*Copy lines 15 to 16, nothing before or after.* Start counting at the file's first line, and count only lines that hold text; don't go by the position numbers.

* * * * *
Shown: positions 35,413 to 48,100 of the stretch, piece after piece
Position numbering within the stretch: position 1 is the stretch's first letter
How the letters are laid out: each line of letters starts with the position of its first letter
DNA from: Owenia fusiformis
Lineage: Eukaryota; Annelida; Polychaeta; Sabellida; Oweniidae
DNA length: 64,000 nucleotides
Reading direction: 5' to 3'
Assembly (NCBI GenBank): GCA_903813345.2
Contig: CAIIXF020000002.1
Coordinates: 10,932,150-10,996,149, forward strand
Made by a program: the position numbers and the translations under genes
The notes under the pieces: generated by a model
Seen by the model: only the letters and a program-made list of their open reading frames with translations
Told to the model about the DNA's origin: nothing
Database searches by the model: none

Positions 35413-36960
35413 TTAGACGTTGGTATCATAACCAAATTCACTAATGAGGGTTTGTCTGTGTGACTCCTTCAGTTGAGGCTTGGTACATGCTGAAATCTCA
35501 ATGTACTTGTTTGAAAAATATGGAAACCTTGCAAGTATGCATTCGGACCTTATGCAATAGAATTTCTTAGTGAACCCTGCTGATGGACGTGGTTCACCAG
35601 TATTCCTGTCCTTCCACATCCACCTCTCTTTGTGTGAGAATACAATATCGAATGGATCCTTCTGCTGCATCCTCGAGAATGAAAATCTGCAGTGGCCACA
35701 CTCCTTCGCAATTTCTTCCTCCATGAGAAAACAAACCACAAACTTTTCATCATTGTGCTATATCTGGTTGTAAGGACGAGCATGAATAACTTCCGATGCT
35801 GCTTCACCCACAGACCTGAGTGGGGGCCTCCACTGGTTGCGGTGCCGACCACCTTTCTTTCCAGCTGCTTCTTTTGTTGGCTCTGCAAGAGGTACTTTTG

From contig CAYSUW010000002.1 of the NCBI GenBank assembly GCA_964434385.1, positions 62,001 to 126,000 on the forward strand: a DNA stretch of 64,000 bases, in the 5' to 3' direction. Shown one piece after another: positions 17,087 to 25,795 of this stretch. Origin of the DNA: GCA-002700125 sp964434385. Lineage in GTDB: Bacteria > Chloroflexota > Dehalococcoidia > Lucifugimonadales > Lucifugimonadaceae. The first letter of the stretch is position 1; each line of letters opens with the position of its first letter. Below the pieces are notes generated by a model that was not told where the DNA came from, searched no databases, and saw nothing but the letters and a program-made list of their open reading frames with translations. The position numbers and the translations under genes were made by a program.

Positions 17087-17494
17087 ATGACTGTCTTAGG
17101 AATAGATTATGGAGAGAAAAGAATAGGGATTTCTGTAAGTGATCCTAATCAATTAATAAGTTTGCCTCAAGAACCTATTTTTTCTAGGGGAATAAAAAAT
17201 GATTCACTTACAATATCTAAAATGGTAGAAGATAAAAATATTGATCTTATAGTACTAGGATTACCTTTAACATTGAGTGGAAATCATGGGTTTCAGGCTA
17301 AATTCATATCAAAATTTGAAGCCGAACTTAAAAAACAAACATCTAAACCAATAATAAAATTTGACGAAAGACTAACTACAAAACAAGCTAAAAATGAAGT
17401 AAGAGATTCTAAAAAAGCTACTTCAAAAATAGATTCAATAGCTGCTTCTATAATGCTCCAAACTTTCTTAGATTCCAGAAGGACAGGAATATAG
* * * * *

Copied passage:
Database searches by the model: none

Positions 35413-36960